She had a heart catheterization when she was 15. Following the procedure, she could finally participate in phy ed class, ride a bike, and go to school dances. After that, she hardly gave a thought to her heart at all.

 

‘You have a PDA!’

She graduated from Macalester College, married Darryl Dawson, and adopted two “absolutely wonderful” children, Kurt and Connie. The family settled in New Brighton, where Merrilyn taught preschool for 21 years.

As time went on, her full-time job started to take a toll on her. Even though she was in good shape, it was suddenly exhausting, she says, trying to keep up with active three-and four-year-olds. She made a decision to cut back to three days a week, then two, then eventually worked two half-days.

At age 60, she decided it was time to retire.

“It just seemed like too much for me,” she says.

Around this time she also noticed—while singing in her church choir—she couldn’t sustain notes as long. “I figured it was just part of aging,” she says.

Her daughter, though, thought there might be a link between her mom’s low energy levels and her heart. Connie asked her mom to bring it up with her general practitioner, just in case. She did. Her doctor administered a stress test and ordered x-rays to chart her heart’s blood flow. The x-rays showed two places where her heart wasn’t getting enough blood. She was referred to cardiologist Dr. Mark Kramer, who took one listen to Merrilyn’s strong heartbeat and announced, “You have a PDA!”

“I told him, ‘No. I had a PDA, but it was fixed,’” Merrilyn says.

He suggested that Merrilyn have an MRI to make sure the artery wasn’t leaking again.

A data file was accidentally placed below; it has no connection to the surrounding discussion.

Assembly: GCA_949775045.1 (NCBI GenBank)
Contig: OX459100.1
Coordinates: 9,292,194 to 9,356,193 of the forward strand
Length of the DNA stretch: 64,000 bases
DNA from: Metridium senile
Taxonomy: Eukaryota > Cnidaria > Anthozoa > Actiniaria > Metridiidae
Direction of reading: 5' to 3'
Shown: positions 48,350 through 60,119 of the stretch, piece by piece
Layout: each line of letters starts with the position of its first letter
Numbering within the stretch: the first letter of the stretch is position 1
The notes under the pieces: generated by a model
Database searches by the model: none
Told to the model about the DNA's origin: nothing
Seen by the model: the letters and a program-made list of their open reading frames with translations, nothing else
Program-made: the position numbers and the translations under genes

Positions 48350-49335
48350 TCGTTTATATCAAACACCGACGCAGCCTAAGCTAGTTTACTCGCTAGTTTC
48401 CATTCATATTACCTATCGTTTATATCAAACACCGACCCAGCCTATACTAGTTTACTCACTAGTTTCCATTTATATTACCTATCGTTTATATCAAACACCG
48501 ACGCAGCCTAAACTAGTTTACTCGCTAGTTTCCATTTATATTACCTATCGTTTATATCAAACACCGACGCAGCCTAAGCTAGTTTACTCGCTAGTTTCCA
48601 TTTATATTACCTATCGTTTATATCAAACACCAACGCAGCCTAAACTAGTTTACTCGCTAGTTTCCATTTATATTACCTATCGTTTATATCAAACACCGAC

“They showed me the x-rays, and for a person my size—I’m only 4-feet 11-inches—I couldn’t believe how big my heart looked,” Merrilyn says. “Dr. Kramer told me ‘Yes, it is big, because it’s been working so hard.’”

Dr. Kramer determined that the sutures from the original surgery were loose and needed to be repaired as soon as possible. Her heart was dangerously close to giving out.

Finally cured

She was referred to Dr. John Bass, director of pediatric cardiology at the University of Minnesota Children’s Hospital, Fairview. (She was referred to a pediatric cardiologist because the corrective procedure she needed is typically done on babies and young children.)

In the meantime, Merrilyn was diagnosed with breast cancer. She had a mastectomy and asked Dr. Bass if the surgery could wait. She wanted to take some time off and recuperate down in Florida. Because of the urgency of her situation, the hospital called Merrilyn while she was still down South and scheduled the surgery for that spring. They weren’t taking any chances.

The heart procedure was much less traumatic than when Merrilyn was a little girl. Doctors inserted a small device—the Amplatzer septal occluder—through a leg catheter and into Merrilyn’s blood vessel to close the hole. She was under conscious sedation during the procedure and says she even tried joking with Dr. Bass while he was in the middle of the surgery.

“He apologized but said he couldn’t respond right then,” she laughs. “He says he’ll always remember me because I was the only patient who tried joking with him while I was on the operating table.”

A few minutes later she heard him say, ‘Here it goes. Now it’s in place.’ and instantly couldn’t hear her loud heartbeat anymore.

“I thought, I’m 67 years old and I’m finally cured. It was wonderful. I had tears running down my face. If I could’ve, I would’ve jumped off that table and jumped up and down and hollered.”

She was in the hospital for a few hours and discharged. She didn’t even need stitches.

Based on her experiences, she urges others to listen to their doctors, yet ask questions (“You have a responsibility to yourself,” she comments.), stay active, maintain a healthy diet, lean on your faith, surround yourself with good people, and try to stay positive—no matter what cards you happen to be dealt.

She wouldn’t undo the past even if she could, she says. Her heart condition helped shape her into the person she is today.

“I’m no hero,” she says in a quiet voice.

Then she adds with a big smile, “But I am a survivor.”